A Year in a Room is all about transitions, and we have a new one to report: Our move from the third floor of Beacon Hill Friends House to the second.
For a variety of reasons, Carol’s doc suggested she figure out a way to sleep in less sweltering temperatures. The BHFH electrical system does not accommodate regular air conditioners — no big deal unless you’ve experienced Boston’s summer heat and humidity. A little Internet research turned up some low-powered A/C possibilities. But the BHFH residency manager, Ben, had a better idea: Move to the second floor, where the ceilings are higher and the temperatures lower. And a room was available.
Easier said than done, of course. Halfway down the stairs with a big bookcase, one of the movers we hired had a question for us: “Did you have this thing built in the room? Because there’s no way it’s coming down these stairs.”
Once we assured him that the bookcase had indeed gone up those stairs, he found a way to get it down and into our new room. As he placed it in a corner, though, he asked if we’d be open to some advice. As someone whose willingness to take advice on the golf course got me labeled a “promiscuous learner,” I could hardly refuse.
“Get rid of that thing!” said the mover. “You’ve got a lot of books, but you need some space to live, too.”
He was right. We got rid of the thing.
The exchange spotlights one of the best things about this move: Our next encounter with downsizing. The move from four bedrooms and a garage full of stuff in Florida to one room, toilet down the hall at BHFH was more drastic, of course. But even a move from one floor to another required us to gather our stuff in ways that showed just how hard old habits die. Even in one room, I’d managed to accumulate stacks of unread newspapers and magazines, file folders stuffed with expense reports and notes as well as all sorts of other stuff I meant to file but didn’t.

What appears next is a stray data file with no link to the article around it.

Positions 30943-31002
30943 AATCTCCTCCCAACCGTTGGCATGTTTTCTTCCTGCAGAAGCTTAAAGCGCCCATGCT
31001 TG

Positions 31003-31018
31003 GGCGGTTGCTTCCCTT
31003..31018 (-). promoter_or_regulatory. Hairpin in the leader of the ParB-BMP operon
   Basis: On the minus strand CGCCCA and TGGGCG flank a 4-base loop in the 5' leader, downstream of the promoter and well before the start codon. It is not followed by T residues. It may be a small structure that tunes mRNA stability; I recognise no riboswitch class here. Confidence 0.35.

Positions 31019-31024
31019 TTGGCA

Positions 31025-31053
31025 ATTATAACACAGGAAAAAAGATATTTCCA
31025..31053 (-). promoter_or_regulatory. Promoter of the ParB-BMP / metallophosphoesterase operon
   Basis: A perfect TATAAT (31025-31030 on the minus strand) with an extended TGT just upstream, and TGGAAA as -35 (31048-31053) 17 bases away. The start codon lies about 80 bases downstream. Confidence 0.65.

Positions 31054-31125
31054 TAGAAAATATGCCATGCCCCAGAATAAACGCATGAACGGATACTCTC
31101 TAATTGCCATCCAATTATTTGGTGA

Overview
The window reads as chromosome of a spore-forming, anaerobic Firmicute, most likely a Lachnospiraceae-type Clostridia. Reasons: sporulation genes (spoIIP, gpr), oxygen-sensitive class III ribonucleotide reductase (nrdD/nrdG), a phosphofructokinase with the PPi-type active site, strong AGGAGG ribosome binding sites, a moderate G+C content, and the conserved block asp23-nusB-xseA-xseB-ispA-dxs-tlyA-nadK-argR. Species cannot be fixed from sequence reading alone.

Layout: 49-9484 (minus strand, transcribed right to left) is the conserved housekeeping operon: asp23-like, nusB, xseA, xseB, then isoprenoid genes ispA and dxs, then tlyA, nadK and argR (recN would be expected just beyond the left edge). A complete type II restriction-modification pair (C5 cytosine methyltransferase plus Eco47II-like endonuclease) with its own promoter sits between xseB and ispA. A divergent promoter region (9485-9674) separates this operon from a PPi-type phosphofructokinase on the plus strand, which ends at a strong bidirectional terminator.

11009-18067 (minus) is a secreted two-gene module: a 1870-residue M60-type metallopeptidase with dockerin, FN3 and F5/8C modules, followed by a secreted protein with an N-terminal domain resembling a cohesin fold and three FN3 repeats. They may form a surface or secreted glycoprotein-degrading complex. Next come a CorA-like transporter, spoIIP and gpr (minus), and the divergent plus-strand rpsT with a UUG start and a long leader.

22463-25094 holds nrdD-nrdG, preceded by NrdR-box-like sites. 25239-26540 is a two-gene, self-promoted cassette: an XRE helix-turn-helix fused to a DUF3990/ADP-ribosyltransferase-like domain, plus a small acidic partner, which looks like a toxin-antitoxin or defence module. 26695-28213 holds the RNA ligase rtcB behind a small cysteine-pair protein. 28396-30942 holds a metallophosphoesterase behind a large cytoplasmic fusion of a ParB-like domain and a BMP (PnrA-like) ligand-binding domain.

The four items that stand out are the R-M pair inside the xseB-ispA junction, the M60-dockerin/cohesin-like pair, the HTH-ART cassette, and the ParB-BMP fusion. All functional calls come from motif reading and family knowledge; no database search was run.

Writing in Gawker, Leah Finnegan was blunter than the mover: “The best thing you can do for yourself is throw shit out!”
Even after taking the mover’s advice and trashing our bookcase, we found we didn’t have room for our second four-drawer file cabinet. That prompted some questions:
- Do we need the records documenting the sale of our first house in 1977?
- Do I need the notes for that travel piece I never wrote about our train trip from Cape Town to Johannesburg?
- Do I need copies of what my boss thought of me (and me of her) from several years ago?
It turns out I didn’t need that shit! I threw it out!
We did keep a lot of stuff — my dad’s poetry and music, cards and letters from our kids (their school papers, alas, went the way of my performance evaluations).
I’m still new at this, but I have a few bulletins from the front:
- Getting rid of stuff from your past opens up RAM for your present.
- A bare surface calms me in a way that a stack of unread magazines does not.
- Stewardship of less is easier than stewardship of more.
- I can’t keep track of half the stuff I still have, but I believe Carol will be putting up with fewer frantic searches for shit lost (but not yet thrown out) by her roommate.
One other thing: These high ceilings make living with less feel like we’re living larger than ever.